James Wan directs THE CONJURING 2, a sequel to 2013’s THE CONJURING. This 2016 horror outing features a by-committee screenplay and is based on the so-called Enfield poltergeist, a paranormal case from Britain in the late 1970s. Wan does well to generate the flavour of the era, although some of the cues are a little on the nose – like the employment of the Bee Gees’ “I Started a Joke.” Luckily, a lighter touch is employed with the establishment of sociopolitical context and Thatcher’s famed “Iron Lady” speech makes a neat chiffon appearance.
In 1977, the Hodgson family encounters a series of strange occurrences in their Enfield flat. One of the children, Janet (Madison Wolfe), sleepwalks and is haunted by an elderly entity calling himself Bill. He insists that the Hodgson family home is his. As things spiral out of control and mother Peggy (Frances O’Connor) fears for her family’s safety, the cops are called. And when the police experience a paranormal incident themselves, all hell breaks loose. The media is involved and the Warrens (Patrick Wilson and Vera Farmiga) arrive to investigate as representatives of the Church.
Wan’s shrewd recreation of the actual footage from Enfield news reports places THE CONJURING 2 in compelling territory and the onset of cynics and paranormal investigators deepens the folk narrative. Simon McBurney’s Maurice Grosse is particularly interesting, as he seems almost too eager to believe. This touches on the notion of whether the Hodgson tale is a ruse, but there’s little doubt when it comes to the perspective of the audience. We are shown spirits and all sorts of paranormal incidents from a concrete point of view, plus the conclusion leaves little doubt.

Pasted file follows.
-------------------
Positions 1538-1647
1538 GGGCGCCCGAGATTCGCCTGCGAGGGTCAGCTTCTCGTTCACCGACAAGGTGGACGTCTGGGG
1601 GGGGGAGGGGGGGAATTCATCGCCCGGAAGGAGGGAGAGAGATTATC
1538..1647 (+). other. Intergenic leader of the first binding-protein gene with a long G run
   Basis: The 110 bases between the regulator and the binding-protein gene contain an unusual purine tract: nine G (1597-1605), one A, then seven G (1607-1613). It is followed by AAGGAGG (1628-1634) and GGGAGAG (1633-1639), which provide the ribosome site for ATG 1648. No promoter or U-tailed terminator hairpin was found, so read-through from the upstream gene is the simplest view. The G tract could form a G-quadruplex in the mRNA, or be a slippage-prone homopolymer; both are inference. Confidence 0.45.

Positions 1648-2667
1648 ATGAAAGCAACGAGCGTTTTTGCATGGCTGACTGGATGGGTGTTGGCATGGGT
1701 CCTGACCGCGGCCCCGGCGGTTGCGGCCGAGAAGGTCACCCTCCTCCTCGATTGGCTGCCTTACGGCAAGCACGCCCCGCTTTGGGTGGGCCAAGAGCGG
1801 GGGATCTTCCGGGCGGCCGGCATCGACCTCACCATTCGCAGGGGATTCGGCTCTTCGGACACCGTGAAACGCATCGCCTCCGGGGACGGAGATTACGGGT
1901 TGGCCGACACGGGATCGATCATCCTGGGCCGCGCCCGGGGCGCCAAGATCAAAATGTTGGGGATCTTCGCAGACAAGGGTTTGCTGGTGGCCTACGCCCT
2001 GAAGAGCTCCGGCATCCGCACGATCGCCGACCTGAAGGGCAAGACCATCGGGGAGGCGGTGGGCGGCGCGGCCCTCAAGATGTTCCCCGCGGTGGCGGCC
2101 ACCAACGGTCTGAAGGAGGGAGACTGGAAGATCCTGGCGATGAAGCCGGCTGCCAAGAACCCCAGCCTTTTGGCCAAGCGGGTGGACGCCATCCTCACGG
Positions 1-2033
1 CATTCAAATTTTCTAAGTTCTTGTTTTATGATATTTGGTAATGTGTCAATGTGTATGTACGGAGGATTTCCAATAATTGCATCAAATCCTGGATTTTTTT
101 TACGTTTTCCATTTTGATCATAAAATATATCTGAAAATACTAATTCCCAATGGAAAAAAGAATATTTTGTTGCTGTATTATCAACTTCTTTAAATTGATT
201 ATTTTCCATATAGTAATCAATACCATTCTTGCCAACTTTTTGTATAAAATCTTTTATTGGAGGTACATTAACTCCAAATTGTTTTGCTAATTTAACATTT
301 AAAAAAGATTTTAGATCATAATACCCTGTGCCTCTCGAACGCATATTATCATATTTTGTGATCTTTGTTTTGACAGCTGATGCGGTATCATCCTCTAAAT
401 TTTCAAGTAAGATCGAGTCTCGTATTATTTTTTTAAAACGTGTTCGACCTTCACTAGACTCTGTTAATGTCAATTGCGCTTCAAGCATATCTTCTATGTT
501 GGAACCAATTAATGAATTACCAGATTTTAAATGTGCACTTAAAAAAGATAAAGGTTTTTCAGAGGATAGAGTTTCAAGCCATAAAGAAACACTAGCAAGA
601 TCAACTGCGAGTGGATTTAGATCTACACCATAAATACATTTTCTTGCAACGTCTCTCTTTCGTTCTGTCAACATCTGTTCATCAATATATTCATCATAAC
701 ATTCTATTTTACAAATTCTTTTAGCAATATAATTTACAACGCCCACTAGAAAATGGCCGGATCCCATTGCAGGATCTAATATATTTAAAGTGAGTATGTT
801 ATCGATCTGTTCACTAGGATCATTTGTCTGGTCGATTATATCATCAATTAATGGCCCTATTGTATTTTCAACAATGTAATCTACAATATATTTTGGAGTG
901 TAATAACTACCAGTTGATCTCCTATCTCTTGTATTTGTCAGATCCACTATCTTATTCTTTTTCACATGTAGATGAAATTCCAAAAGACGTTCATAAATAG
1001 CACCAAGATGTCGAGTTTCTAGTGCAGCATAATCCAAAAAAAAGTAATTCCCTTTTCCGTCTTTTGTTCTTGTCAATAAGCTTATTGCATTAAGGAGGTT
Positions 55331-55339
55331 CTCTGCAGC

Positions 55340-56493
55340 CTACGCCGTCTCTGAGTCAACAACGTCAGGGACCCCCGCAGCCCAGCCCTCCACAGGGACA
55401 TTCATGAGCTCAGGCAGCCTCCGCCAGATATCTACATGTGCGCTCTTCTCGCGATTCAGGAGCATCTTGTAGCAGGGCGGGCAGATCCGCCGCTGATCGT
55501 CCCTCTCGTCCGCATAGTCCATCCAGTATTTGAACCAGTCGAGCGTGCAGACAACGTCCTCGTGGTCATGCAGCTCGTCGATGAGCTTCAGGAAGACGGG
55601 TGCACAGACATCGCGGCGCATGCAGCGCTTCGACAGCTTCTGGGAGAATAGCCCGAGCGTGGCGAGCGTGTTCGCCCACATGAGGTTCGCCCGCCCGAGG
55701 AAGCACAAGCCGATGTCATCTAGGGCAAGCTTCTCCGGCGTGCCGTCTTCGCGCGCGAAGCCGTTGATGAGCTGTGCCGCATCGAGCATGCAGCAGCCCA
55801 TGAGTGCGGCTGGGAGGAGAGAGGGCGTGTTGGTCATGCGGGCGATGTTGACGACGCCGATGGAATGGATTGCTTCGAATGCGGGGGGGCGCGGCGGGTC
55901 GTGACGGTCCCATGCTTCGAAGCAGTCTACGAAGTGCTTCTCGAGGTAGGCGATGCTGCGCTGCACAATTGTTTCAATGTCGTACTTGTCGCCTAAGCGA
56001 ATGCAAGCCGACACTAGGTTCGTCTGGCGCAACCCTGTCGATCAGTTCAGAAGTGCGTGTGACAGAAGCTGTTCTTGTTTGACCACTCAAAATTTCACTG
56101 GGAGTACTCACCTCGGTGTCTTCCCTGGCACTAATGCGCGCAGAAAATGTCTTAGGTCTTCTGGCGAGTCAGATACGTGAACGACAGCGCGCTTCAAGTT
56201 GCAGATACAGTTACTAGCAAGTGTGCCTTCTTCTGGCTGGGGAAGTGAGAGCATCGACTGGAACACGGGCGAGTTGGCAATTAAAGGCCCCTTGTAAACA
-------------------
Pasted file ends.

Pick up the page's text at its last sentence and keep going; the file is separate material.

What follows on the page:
THE CONJURING 2 also wavers when it focuses on the Warrens as protagonists. This forges a needless dichotomy and pushes the film about a half hour too long. A prologue top-loads a reference to Amityville that doesn’t matter much, while Lorraine (Farmiga) has visions that add redundant theatrics. It is hard to shake the triviality of this supplementary drama, especially given the pure skill behind the production. Wan is so adept at managing motion, space and timing that he almost overcomes this movie’s distended sensibility. Almost. For every glorious tracking shot or lunging face in the dark, THE CONJURING 2 bogs itself down in exposition and tepid character development. It’s too bad, as Wan’s pure technique deserves better.